Texas state representative's NIL bill would allow some high school athletes to profit

Pete Nakos01/31/23
Article written by:On3 imagePete Nakos


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Texas, the state with one of the most restrictive name, image and likeness laws in the country, could soon allow some high school athletes to profit off their publicity rights.

State Representative Giovanni Capriglione, a Republican from Tarrant County, filed a bill Monday that would reform the state’s preexisting legislation. Titled House Bill 1802, the proposal would allow athletes in the University Interscholastic League (UIL) — the governing body of Texas high school athletics — to engage in NIL-related activities if 18 years or older and meets grade requirements.

The 88th Legislature’s regular session began on Jan. 10 and runs through May 29

According to the bill, those grade requirements would follow section 33.081 of the state’s education code, which states students will be suspended from extracurricular activities if they receive, “a grade lower than the equivalent of 70 on a scale of 100 in any academic class other than a course.”

Most athletes turn 18 years old during their senior year of high school. However, the bill would limit underclassmen. On top of an athlete’s age and grades, they would be prohibited from promoting, alcohol, tobacco, e-cigarettes or nicotine devices, anabolic steroids, sports betting or casino gambling.

Reform for NIL at the high school level in Texas will have to come from the statehouse as opposed to a high school athletic association. In the current Texas state law regarding NIL, it is outlined that prospective athletes are not allowed to monetize their NIL prior to their enrollment at a university.

How quickly the legislation could become law is unknown. Before it can be voted on in the House and passed along to the Senate Committee, it will have to be assigned and voted out of a Texas House Committee.

Meanwhile, Dr. Susan Elza, the athletic director of the UIL, has been named Matt Rhule‘s chief of staff at Nebraska.

The move comes at a time when states across the nation are grappling with NIL at the high school level. Currently, 25 states allow athletes to monetize their NIL, along with the District of Columbia.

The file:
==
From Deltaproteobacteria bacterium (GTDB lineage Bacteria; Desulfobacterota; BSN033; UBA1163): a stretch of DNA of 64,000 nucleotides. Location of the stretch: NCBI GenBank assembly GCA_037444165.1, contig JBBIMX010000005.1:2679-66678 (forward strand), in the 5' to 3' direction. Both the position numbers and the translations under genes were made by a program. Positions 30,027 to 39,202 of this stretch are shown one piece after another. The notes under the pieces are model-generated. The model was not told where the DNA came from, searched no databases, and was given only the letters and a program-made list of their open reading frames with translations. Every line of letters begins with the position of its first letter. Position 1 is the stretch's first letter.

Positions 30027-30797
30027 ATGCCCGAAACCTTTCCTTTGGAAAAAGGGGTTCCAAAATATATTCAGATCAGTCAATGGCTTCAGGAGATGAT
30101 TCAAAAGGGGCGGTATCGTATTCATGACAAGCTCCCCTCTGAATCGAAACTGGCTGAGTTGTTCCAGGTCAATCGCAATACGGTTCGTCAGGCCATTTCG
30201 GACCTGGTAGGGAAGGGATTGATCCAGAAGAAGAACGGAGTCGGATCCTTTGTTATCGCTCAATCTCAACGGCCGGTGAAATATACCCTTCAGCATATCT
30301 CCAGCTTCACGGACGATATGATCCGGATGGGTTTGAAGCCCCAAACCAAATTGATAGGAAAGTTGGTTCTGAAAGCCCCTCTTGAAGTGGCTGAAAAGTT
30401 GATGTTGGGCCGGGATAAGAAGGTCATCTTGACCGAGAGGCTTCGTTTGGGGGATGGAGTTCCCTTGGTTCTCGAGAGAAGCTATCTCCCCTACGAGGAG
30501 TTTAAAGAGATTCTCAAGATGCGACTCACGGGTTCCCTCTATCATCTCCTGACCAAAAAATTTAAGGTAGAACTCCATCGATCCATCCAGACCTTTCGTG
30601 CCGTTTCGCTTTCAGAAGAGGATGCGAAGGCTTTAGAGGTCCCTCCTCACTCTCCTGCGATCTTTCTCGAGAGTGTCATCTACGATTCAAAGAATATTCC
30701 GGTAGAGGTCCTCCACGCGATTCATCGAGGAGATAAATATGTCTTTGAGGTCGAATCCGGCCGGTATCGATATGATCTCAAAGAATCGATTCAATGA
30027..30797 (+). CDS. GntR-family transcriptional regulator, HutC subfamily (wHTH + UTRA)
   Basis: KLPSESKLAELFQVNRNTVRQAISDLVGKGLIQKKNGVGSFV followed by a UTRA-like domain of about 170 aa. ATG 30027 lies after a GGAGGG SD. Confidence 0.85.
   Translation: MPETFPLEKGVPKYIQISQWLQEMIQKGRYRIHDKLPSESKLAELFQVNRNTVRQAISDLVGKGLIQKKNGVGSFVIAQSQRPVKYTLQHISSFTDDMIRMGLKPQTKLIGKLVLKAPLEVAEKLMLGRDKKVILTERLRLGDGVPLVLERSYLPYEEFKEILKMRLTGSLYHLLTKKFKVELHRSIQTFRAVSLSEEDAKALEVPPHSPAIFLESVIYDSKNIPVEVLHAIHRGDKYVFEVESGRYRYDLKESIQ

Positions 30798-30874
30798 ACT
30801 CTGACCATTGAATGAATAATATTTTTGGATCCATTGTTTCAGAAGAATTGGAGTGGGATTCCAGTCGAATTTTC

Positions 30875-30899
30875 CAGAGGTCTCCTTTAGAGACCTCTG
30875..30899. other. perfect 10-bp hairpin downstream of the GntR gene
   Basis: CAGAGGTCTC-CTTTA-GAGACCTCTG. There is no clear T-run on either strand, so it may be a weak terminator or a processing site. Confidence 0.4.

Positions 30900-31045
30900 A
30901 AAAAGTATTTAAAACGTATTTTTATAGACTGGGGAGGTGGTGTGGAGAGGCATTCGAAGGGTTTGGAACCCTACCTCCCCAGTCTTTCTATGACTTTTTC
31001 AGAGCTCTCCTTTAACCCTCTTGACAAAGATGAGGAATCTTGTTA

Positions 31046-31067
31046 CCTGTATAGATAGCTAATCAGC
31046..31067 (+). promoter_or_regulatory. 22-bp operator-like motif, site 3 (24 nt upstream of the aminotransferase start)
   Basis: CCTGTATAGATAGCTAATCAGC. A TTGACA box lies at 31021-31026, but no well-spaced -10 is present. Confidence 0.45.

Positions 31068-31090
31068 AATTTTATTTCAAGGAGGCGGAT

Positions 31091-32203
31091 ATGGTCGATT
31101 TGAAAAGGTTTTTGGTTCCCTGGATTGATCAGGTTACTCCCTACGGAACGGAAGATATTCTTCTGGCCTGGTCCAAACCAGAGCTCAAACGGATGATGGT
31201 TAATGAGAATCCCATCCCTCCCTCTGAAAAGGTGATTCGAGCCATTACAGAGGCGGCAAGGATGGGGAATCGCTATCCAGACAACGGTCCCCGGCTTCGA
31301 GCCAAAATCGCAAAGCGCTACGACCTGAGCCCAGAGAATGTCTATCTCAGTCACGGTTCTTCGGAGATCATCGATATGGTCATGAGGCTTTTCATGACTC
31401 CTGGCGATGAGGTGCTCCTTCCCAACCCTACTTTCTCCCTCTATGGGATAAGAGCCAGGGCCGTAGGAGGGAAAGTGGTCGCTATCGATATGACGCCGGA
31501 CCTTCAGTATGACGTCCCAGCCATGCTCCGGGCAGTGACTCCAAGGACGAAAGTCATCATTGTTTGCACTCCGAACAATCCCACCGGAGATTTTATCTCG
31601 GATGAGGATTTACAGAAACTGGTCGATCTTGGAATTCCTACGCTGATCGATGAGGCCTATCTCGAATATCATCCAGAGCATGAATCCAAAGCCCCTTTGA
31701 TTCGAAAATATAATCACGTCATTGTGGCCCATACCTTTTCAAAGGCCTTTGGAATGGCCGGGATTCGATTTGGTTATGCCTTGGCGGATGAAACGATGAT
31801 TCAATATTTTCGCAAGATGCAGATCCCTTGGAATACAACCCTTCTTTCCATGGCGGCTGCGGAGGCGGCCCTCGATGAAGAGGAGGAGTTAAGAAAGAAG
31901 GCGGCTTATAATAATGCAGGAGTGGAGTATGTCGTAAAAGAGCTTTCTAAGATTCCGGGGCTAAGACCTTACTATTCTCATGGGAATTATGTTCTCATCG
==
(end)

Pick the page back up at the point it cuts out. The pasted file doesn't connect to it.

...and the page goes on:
Multiple states, however, with major pools of high school talent have yet to follow suit. And while Georgia has started a conversation regarding NIL, Florida has yet to budge.

“In Georgia and Florida, they don’t have the law,” Mit Winter, a sports attorney at Kennyhertz Perry LLC, told On3. “They just have the state athletic association rule. If Texas does it, I would think other states in the South that are holdouts right now to change as well.”

Where is NIL allowed for high schoolers?

Illinois and New Hampshire recently became the latest state associations to join the ever-growing list of states allowing high school student-athletes to participate in NIL deals without losing eligibility.

High school associations that changed their bylaws in 2022 to allow NIL on the high school level:

  • Colorado
  • District of Columbia
  • Idaho
  • Illinois
  • Iowa
  • Louisiana
  • Maine
  • Maryland
  • Massachusetts
  • Minnesota
  • New Hampshire
  • North Dakota
  • Oklahoma
  • Oregon
  • Pennsylvania
  • Rhode Island
  • Tennessee
  • Utah
  • Washington

It’s also permissible in Alaska, California, Connecticut, Kansas, Nebraska, New Jersey and New York. Plus, high school officials in Arkansas, Indiana, Michigan, Missouri, Montana, Nevada, North Carolina, South Dakota and Wyoming have indicated they’re also having discussions about revising their current NIL regulations.